Aid & Attendance
VA Pension Benefits for Widows of Wartime Veterans
What is the Survivors Pension with Aid and Attendance?
The maximum Survivors Pension with additional Aid and Attendance funds is up to $1,228 per month.
Many women are overlooked when it comes to VA Benefits
We’ve actually helped more widows than veterans
Simplifying VA Aid and Attendance Pension Eligibility for Widows
1. Military, 2. Medical and 3. Money 4. Marriage
Do You Meet the “4-Ms” For a Surviving Spouse to Qualify?
1) Military: Was your spouse a veteran who served at least 90 days on active duty, at least one day during wartime, with an honorable discharge? (Persian Gulf War veterans must have two years of active duty or the full period for which they were called for active duty.)
Did your spouse serve during one of the VA Defined War Periods?
- World War II: December 7, 1941-December 31, 1946
- Korean Conflict: June 27, 1950-January 31, 1955
- Vietnam Era: August 5, 1964-May 7, 1975. Veterans who served February 28, 1961-August 5, 1964, must have served “in country” (Vietnam).
- Persian Gulf War: August 2, 1990- date to be prescribed by Presidential Proclamation or law. Persian Gulf veterans must have served active duty for two years or the full period for which they were called for active duty.
2) Medical: Do you have a medical condition causing you to need assistance with activities of daily living?
3) Money: Do you have a net worth at or under $129,094? (Your primary residence and car are exempt. Ongoing, non-reiumbursable medical and long term care expenses may reduce your net worth.)
4) Marriage: Were you married to a wartime veteran for at least one year? Were you married to the veteran at the time of his/her death? Have you remained unmarried or did your remarry after January 1, 1971 and your remarriage ended before November 11, 1990?
Aid and Attendance for Long Term Care
Aid and Attendance is available for those who need the “aid and attendance” of another person for their routine daily living activities on a permanent basis. Often as women age, they need assistance with activities of daily living such as: dressing, bathing, help using the bathroom, meal preparation, laundry and more. This type of assistance is considered “custodial care” even though the need for custodial care is often caused by a medical condition such as congenital heart failure, arthritis, diabetes, etc. When custodial care is needed permanently, health insurance such as Medicare will not cover the cost. On-going custodial care is considered “long-term care.” Fortunately, the VA’s Aid and Attendance benefit can help with the cost of long term care.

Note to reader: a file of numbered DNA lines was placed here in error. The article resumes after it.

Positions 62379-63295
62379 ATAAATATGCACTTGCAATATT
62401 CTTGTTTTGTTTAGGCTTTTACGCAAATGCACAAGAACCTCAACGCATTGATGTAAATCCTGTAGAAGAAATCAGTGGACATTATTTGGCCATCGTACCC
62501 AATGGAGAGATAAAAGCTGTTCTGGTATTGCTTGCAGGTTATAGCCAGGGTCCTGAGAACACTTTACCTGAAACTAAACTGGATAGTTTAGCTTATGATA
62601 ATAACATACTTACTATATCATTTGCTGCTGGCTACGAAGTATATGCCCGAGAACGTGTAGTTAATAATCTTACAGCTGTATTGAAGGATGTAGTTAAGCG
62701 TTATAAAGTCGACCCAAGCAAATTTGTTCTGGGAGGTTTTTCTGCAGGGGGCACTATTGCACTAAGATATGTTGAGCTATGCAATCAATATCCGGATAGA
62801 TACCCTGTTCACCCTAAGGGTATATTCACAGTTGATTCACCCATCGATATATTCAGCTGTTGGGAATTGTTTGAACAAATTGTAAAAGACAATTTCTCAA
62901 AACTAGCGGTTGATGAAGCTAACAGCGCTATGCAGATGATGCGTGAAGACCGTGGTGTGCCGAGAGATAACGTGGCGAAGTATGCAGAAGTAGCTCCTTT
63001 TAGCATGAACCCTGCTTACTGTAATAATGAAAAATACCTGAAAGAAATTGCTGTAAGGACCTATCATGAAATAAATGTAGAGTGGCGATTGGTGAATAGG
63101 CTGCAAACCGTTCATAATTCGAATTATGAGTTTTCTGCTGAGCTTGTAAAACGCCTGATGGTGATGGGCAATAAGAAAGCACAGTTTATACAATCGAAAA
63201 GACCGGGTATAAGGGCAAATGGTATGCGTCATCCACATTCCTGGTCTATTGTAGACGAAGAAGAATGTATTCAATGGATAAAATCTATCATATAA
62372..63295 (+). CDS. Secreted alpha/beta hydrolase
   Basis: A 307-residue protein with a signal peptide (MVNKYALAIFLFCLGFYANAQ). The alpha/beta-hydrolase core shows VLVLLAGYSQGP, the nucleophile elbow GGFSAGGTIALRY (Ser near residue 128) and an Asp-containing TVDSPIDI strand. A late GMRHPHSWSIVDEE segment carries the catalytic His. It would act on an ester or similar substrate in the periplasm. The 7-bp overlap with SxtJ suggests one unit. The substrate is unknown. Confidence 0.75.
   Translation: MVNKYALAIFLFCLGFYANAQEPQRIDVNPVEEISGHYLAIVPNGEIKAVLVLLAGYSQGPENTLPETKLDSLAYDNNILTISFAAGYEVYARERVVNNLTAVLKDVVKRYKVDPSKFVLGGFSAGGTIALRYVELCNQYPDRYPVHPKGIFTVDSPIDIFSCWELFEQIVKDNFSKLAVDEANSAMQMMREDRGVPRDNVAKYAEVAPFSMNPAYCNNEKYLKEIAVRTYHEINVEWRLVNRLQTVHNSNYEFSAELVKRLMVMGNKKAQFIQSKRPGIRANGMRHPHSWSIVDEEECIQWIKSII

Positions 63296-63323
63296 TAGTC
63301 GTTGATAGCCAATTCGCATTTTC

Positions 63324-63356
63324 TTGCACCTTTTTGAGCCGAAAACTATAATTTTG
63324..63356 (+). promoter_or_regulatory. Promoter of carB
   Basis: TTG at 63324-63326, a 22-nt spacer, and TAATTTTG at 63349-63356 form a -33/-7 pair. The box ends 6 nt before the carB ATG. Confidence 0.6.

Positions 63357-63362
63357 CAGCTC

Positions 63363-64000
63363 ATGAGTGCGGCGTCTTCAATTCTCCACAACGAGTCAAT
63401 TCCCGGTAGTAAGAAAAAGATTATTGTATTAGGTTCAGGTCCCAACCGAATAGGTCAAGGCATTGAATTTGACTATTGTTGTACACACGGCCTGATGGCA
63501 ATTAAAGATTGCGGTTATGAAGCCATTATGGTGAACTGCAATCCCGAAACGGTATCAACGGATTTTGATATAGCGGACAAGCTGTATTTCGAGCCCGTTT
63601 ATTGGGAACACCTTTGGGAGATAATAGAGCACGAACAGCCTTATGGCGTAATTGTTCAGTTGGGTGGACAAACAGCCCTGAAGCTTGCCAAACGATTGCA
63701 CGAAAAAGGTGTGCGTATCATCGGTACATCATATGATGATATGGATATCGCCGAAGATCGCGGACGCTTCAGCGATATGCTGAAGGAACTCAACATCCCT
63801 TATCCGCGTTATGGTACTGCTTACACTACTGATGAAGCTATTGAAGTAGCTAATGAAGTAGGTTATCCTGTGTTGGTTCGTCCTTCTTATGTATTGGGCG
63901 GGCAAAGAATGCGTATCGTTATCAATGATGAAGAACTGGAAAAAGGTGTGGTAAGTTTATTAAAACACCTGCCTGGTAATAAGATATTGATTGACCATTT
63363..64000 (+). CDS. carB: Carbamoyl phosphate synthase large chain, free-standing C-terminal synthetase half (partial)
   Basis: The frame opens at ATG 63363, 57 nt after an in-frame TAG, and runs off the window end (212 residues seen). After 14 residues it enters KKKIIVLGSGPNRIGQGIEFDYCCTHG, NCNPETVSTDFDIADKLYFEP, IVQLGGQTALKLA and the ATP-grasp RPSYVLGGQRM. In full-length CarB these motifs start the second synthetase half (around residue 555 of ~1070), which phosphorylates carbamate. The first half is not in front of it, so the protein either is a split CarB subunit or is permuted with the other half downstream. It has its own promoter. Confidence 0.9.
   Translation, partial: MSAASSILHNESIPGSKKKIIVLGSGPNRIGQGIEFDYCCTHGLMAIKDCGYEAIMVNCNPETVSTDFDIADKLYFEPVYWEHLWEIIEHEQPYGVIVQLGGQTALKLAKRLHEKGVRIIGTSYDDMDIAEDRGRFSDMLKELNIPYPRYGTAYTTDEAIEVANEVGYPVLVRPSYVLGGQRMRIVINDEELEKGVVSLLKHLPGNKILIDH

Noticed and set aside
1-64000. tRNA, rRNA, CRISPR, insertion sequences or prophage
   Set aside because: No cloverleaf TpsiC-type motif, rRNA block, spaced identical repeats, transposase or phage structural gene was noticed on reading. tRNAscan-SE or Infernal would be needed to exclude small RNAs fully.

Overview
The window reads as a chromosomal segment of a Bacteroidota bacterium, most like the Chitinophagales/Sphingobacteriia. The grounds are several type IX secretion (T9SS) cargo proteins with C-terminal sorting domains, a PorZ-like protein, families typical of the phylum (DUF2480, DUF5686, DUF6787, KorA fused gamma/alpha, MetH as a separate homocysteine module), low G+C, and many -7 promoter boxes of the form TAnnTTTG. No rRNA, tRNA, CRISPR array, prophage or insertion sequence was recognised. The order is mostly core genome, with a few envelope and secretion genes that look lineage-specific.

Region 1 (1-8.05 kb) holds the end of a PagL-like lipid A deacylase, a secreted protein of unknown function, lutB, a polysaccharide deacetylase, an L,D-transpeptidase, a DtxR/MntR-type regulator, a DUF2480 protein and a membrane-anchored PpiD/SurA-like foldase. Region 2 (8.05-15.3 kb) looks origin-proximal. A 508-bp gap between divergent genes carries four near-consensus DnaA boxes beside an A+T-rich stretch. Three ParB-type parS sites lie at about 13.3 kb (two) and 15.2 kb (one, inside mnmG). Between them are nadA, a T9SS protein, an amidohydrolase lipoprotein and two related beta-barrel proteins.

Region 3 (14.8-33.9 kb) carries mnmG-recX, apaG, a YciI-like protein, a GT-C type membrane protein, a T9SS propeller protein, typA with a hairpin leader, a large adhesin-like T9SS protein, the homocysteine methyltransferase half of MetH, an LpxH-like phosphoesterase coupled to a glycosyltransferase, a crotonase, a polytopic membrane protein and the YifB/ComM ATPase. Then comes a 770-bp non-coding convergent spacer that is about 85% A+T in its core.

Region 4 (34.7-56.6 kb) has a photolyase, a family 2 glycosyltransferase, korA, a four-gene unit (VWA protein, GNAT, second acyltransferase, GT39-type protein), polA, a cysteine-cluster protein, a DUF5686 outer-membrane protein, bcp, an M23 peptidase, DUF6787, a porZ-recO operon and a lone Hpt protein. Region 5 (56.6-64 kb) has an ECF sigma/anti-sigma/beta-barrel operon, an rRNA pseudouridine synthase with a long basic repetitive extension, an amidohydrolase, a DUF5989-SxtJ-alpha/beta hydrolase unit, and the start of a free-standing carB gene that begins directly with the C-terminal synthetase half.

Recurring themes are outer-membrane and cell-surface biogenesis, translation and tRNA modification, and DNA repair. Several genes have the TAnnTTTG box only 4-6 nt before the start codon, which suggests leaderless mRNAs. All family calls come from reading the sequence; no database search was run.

“Aid and Attendance” Surviving Spouse Eligibility
Surviving spouses must meet a set of requirements in order to qualify for VA pension benefits:
- You must have been married to a veteran for at least one year.
- You must have been married to a veteran at the time of his death.
- You must present your veteran spouse’s death certificate.
Remarriage does not affect your surviving spouse eligibility for “Aid and Attendance” if you meet all the following requirements:
- You were married to your veteran spouse at the time of his death.
- Your remarriage began after January 1, 1971.
- Your remarriage ended before November 11, 1990.
Remarriage outside the specified dates will disqualify you from VA pension benefits.
You may have what it takes to be eligible for the “Aid & Attendance” benefit.
If you would like to use your VA Aid and Attendance funds primarily for home care or adult daycare, call us today toll free 678-303-4440 for more details.
Check Your Eligibility
The Veteran Wellness® Program is offered exclusively by Avant Care in partnership with Care Planning Institute (CPI).
Avant Care and the Veterans Wellness® Program are not part of any government agency and are not affiliated with the Department of Avant Affairs.